Halia Cooperson, CEO of ThinkClick Firearms of Wilmington, Delaware, could smell the carbon and CLP (cleaner, lubricant, and preservative) emanating from the smart firearms being shot, being serviced, and receiving upgrades. She wore protective eyewear on the range and earplugs that both bore the color pink. She chose a smart handgun equipped with a video camera that could pinpoint the best places to shoot. Though it remained a product of her own creation, she opted to use just the weapon itself sans the advanced technological capabilities. She aimed at the target about 60 yards away. She hit black: Two to the chest and one to the head... the “holey” trinity. She retrieved the piece of paper and reviewed the accuracy and precision of her shooting ability.
“You’ve still got it,” COO Lula Janus said.
“Thanks,” Halia said. She appraised Lula’s own work and remarked, “You’ve been keeping up with your shooting as well, I see.” Lula’s paper was full of holes and the paper was almost nonexistent. But Lula shot all of it in the black, in the chest region. She accomplished this feat with a submachine gun.
“I’ve lived up to the company name. I shot until the firearm clicked.”
“That’s just the way that I like it,” Halia said. She then exited the range and placed her firearm in the armory. Upon moving towards her office, a digital message popped up on a large screen.
“Miss Cooperson,” the message read. “Open to see live video.”
Halia tapped on the screen.
An image of Mohammad flashed across the board.
An United States Air Force Colonel Garner Fane, donned in his service dress uniform positioned beside the image said, “We’re not even supposed to be showing this depiction. It is strictly between you and the Military Intelligence Organization (MIO).”
“His image is sacred amongst the Islam—”
“I don’t care about that. I want to know why you were hesitant to show a depiction of some figure who is responsible for some of the worst tyrannies and atrocities that have happened in the world.”
“It’s because, even though he’s an evil bastard, some people regard his visage as holy.”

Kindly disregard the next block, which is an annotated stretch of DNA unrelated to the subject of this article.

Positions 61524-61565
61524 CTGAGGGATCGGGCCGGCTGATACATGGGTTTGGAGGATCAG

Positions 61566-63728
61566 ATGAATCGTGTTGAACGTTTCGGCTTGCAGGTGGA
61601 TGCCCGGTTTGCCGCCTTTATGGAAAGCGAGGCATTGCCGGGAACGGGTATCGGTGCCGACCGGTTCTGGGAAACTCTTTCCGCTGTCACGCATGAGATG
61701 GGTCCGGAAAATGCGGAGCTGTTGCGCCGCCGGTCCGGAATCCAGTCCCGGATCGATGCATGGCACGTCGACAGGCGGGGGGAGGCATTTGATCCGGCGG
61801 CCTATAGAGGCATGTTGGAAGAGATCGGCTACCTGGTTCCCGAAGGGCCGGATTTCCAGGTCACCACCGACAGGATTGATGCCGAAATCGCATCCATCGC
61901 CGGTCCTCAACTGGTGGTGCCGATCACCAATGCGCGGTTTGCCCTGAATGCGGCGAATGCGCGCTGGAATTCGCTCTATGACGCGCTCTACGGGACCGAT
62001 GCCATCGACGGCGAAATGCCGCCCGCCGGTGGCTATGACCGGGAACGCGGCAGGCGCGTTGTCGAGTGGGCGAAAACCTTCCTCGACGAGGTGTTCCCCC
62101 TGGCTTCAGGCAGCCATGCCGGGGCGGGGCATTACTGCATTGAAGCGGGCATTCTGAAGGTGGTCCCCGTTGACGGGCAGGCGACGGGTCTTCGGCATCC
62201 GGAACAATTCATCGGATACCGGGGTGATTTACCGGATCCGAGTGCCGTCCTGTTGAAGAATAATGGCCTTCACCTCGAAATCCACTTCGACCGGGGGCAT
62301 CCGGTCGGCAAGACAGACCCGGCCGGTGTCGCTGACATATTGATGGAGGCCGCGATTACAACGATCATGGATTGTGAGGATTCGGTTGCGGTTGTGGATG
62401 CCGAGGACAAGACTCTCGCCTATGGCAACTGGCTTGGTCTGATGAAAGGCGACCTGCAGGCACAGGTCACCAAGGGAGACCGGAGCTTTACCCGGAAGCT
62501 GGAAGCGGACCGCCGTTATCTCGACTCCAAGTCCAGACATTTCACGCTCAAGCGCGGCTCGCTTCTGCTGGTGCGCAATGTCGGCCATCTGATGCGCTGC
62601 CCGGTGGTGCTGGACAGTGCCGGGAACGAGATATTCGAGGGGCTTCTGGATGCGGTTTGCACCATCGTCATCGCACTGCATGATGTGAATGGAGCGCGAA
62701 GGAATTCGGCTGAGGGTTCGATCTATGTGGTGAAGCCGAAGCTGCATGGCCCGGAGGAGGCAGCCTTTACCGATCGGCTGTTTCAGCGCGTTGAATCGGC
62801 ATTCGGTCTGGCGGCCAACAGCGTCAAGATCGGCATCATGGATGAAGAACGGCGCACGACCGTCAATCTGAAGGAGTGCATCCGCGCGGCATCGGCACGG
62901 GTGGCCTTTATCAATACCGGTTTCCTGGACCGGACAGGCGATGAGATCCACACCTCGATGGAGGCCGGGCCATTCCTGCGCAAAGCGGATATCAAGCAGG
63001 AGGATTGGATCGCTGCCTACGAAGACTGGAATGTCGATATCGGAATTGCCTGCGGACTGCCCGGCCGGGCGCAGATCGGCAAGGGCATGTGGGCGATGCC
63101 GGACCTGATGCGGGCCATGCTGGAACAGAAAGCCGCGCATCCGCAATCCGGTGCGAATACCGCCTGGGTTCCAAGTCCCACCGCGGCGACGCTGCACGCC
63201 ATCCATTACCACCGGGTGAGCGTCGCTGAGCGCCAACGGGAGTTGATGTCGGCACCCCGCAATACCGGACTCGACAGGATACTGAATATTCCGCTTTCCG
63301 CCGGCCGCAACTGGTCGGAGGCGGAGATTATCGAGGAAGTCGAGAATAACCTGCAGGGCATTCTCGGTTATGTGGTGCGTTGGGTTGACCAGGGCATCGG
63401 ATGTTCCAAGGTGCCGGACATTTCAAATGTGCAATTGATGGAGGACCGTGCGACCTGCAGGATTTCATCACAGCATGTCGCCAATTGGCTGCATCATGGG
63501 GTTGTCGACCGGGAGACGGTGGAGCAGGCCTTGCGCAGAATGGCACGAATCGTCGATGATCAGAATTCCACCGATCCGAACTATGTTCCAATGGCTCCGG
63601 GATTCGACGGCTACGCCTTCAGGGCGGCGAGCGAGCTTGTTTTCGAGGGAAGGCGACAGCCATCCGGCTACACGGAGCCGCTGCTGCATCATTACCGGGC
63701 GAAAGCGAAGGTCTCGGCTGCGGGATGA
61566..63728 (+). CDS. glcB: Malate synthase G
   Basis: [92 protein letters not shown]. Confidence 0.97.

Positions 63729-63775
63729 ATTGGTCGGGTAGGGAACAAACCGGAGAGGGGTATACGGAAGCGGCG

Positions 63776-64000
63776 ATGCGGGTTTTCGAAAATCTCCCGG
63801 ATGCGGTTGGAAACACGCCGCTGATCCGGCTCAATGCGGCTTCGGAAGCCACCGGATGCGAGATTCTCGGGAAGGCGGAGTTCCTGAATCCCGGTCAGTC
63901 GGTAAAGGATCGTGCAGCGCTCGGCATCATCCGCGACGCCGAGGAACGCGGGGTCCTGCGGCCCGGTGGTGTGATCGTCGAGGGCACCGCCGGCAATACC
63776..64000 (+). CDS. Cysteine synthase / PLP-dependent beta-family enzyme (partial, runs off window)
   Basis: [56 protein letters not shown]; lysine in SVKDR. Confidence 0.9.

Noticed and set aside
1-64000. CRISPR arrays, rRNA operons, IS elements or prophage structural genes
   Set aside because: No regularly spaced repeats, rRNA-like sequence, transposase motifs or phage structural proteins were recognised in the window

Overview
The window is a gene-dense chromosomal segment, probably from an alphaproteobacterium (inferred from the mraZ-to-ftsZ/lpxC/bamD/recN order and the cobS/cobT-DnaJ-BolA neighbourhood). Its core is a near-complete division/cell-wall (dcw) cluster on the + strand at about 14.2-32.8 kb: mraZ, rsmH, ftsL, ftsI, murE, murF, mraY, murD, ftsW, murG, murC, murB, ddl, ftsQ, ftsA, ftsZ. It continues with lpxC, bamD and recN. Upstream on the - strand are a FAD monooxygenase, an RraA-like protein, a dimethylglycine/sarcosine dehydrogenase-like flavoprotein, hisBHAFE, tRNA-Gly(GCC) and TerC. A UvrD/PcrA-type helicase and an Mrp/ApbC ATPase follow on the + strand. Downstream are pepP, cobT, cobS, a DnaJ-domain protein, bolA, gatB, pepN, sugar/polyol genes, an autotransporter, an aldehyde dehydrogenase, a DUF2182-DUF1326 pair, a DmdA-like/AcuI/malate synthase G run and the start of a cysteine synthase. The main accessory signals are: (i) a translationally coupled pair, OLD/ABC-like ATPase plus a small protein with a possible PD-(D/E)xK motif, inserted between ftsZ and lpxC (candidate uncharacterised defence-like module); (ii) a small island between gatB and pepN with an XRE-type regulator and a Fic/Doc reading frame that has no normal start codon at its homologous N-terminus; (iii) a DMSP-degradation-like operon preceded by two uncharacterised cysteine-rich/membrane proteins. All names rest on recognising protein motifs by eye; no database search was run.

“I can agree with the first part. What do you wish that I would do?”
“We’re going to ship him over to your place of business and afford you the opportunity of shooting and killing a live target. How’s that sound, ma'am?”
Halia smirked. “I’m up to the challenge.”
Mohammad arrived in a plastic box with tiny air holes so that he remained short of breath once he reached ThinkClick Firearms. Once the employees removed the lid, they stood him upright. The chains from his hands tied behind his back and shackles on his feet clanged. They had prepared the spot for the execution. The workers modified the bullet trap to make it easier to wipe up the aftermath that would be present upon the demise of Mohammad.
The ThinkClick staff positioned the prophet up against the rest of the floating papers in the range. They tied him to a makeshift post and secured his entire body so that he had no chance of escape. Plus, they locked the room so that there remained no chance for Mohammad to escape.
Halia prepared her rifle by inserting one round. Mohammed stayed tied to the post at two hundred yards away from Halia’s muzzle. She aimed at the prophet’s head. She took a snapshot of Mohammad before letting off that single shot. She fired. The sound reverberated around the range. Like a dying mushroom, Mohammad dropped his head and died. Halia sent the image to all of her employees and news agencies as well. The workers then took him from the post and strung up Mohammad on a beam. Halia cleaned off her weapon with the CLP. Mohammad floated through the air towards Halia ominously. Halia felt unfazed. She took out her earplugs and lifted her safety glasses. She snapped another photo of the prophet with a single hole between his eyes. Halia felt a sense of accomplishment and ordered for Mohammad’s corpse to be removed from her company’s headquarters. A smile found its way onto her face.